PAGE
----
At the same time, the deck can be inspected for wood decay or weakening of the deck structure. If it seems that there is a possibility of a wobbling deck, it’s best to call a carpenter or deck pro on the double. It’s not smart to risk the possibility of a deck collapse. If the deck needs staining or sealing, spring is the time to conquer that task as well.

But also inspect patios, porches, stairs and railings for stability. All outside surfaces can be checked for weathering, cracking or peeling paint, and repaired before more damage is done.

Before insect season arrives with vengeance, looking over window or door screens can save a lot of future itching and scratching. The screens may need to be cleaned first, and then they can be inspected for tears or holes. There are a variety of “home remedies” that can be used to patch screens including applying a dab of clear nail polish to a small hole or tear in a vinyl or fiberglass screen. The polish will seal the damaged area. Clear silicone adhesive will also do the trick. For larger holes, screen repair kits are available at many hardware stores for under $4. If screens need to be replaced, the old pieces can be saved to use as patches in the future.

Tips to Maintaining Your Garage

Most homeowners don’t think much about their garage doors; until they don’t open. Fortunately, newer garage doors come self-lubricated or with plastic parts that need no oil. Older doors may need more attention, and in most cases, some extra oil to keep the door rolling up and down smoothly. A leaf blower can be employed to blast grit, grime,dust, and cobwebs from door parts in preparation for oiling.

Another part of the door that may need inspection is the rubber seal at the bottom. Because it is exposed to the elements, the seal can harden or crack over time, sometimes allowing rain into the garage. Replacing it costs under  $100 and may keep out not only weather, but uninvited house-guest(rodents) as well.

Speaking of pests, insects may seek shelter within the garage walls. Where there are cool,dark, and moist areas, there can be carpenter ants or termites.Trails of sawdust or chewed wood are clues that it is time to call an inspector.

Garage door sensors should also be checked periodically to make sure the electric eye or  other system raises the door when people,pets, or equipment get in the way. If the door does not respond properly, the garage door should be disabled until repairs are completed.

The garage’s interior needs maintenance starting with the floor. A concrete floor is prone to deterioration from chemicals and fluid spills.Concrete sealer can be applied to protect the concrete and make the surface easier to sweep and keep clean. Sealers can be applied safely by homeowners when using proper ventilation and equipment. In other cases, professionals can perform the service.

It is important to check not only the floor of the garage, but interior and exterior walls and foundation as well.  Just as moisture can affect the floor, it can affect walls and foundation. Water leaking from a garage roof can lead to mold problems, rotting drywall or even damage the wood frame.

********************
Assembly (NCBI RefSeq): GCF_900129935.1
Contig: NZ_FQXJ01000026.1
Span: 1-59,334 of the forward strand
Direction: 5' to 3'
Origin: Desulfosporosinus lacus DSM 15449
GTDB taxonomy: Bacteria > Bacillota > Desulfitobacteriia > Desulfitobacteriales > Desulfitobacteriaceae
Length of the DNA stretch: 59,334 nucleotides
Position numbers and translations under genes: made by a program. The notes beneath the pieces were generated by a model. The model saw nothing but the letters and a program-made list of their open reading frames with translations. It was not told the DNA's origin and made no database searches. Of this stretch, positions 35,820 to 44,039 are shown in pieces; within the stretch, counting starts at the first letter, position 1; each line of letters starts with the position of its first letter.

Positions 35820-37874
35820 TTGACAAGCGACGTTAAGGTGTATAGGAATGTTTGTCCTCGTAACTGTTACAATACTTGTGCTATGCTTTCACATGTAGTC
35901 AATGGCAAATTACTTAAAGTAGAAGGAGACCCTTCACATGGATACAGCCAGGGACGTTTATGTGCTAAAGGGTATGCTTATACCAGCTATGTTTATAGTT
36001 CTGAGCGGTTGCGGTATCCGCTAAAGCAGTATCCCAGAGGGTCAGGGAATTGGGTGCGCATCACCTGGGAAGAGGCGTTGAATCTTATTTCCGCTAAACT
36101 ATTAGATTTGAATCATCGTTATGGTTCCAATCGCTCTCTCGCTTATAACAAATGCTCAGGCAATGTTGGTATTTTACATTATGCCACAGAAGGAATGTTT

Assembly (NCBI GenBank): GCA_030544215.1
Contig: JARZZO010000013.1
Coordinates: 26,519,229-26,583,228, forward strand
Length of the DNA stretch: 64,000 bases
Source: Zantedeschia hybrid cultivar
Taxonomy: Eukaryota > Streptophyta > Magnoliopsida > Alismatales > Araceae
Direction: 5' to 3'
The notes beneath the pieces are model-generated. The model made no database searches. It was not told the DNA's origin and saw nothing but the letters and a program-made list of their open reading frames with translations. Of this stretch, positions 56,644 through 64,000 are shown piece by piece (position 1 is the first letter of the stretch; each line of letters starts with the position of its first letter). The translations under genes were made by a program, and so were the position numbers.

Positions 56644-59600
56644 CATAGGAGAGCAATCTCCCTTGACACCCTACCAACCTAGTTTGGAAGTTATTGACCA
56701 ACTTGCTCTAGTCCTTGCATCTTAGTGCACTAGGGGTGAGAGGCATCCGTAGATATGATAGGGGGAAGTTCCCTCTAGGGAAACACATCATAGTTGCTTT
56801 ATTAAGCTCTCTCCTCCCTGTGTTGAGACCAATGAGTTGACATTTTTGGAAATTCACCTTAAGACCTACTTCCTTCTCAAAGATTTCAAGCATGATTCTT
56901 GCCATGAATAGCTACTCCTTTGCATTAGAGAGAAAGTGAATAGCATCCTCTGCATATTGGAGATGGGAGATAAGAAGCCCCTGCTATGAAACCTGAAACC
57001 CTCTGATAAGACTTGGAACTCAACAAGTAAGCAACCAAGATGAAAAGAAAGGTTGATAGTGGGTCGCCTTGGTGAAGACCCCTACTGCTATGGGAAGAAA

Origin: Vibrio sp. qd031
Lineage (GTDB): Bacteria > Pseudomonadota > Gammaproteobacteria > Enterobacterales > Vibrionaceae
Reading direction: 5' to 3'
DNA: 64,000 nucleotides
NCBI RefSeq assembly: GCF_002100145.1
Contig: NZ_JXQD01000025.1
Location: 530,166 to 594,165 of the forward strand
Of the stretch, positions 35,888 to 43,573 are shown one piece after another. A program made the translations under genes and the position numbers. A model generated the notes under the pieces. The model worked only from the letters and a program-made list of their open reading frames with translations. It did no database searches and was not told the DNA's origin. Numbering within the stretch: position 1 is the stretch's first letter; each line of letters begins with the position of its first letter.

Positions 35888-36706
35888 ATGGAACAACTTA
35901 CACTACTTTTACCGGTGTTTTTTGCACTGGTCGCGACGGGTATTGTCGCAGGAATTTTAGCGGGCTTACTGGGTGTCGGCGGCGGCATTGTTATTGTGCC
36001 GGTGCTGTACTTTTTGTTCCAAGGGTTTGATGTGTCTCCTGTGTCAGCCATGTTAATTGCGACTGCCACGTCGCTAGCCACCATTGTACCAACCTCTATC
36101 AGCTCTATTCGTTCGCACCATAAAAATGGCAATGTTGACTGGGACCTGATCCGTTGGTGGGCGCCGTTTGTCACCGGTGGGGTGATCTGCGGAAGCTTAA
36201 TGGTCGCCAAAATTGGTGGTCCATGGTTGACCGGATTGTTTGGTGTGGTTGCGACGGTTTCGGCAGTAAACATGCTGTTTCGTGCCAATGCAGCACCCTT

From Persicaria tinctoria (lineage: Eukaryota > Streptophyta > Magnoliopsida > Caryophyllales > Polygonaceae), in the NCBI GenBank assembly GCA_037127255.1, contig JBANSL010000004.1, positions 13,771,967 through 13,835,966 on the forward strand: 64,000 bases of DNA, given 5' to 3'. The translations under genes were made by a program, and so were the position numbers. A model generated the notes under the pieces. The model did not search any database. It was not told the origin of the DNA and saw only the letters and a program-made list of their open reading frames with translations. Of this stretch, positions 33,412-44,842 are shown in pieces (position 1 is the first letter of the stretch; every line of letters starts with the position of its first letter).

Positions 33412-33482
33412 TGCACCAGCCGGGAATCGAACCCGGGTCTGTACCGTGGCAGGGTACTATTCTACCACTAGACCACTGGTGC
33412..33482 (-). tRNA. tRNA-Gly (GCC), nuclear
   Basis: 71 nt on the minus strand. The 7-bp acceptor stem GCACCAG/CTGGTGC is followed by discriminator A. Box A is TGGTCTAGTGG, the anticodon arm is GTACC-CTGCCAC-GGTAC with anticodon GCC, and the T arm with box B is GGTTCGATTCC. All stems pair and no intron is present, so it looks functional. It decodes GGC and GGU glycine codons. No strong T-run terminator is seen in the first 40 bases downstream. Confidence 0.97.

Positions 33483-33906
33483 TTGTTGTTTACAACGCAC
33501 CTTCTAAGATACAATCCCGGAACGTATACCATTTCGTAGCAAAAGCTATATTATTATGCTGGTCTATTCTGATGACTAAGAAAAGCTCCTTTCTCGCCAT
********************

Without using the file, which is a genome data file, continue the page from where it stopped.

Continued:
Just as in your home, a garage with one or more windows is susceptible to air leaks. There are several simple methods for checking for these leaks, by either rattling the window ( if a window moves,there may be a leak) or visually inspecting the windows. Simple leaks usually can be sealed though the use of caulking or weather stripping.

If the garage is attached to the house, a properly insulated door leading to the house is vital to fire safety and maintaining energy efficiency. Most building codes require the door between the garage and the home’s interior living space to be fire-rated  and many municipalities also require the door to be self-closing. If the door show signs of damage or the self-closing mechanism has failed; repair or replace it.  It is important to make sure  proper weather stripping is installed on this door as well.

In addition, a slope to the roof can be signal trouble as well, possible in the form of a foundation that has settled. It may take more than eyeballing the roof,such as using a level, to determine if the garage is leaning. If so, it may need to be examined by a construction professional.

New Homes in 2016 Bigger & Better

What a difference a decade makes. In 2005, the average cost of a new home (in the U.S.) was $297,00 and that measured approximately  2400 square feet, according to the U.S Census Bureau.

Figures recently released by the National Association of Home Builders ( NAHB) show that the trend is growing bigger. The average single-family home built in the U.S. in 2016 will be built on about a half-acre lot, totals about 2800 square feet of finished space and will sell for an average cost of $468,318.

What factors have led to this dramatic increase in cost? First, homes are about 400 square feet larger. Also according to a list compiled by International Contractors Inc., during the years 2002 through 2008, home construction costs rose approximately %5 per year. High oil prices during those years influenced manufacturing and transportation costs, leading to higher and higher home construction costs. When the recession and housing bubble hit in earnest, builders were forced to reduce costs, and did so.

As a result, construction costs dropped to $80 per square foot in 2011. But with new home buyers demanding more room, and more amenities, home prices and construction costs are now again creeping higher that they were just a few years ago.

A housing contractor currently in business will incur average construction costs for a single-family home today of around $289,415, which is $103 per square foot to complete, up from around $80 per square foot in 2011. According to the U.S. Census figures, construction costs were at their highest, $95 per square foot in 2013.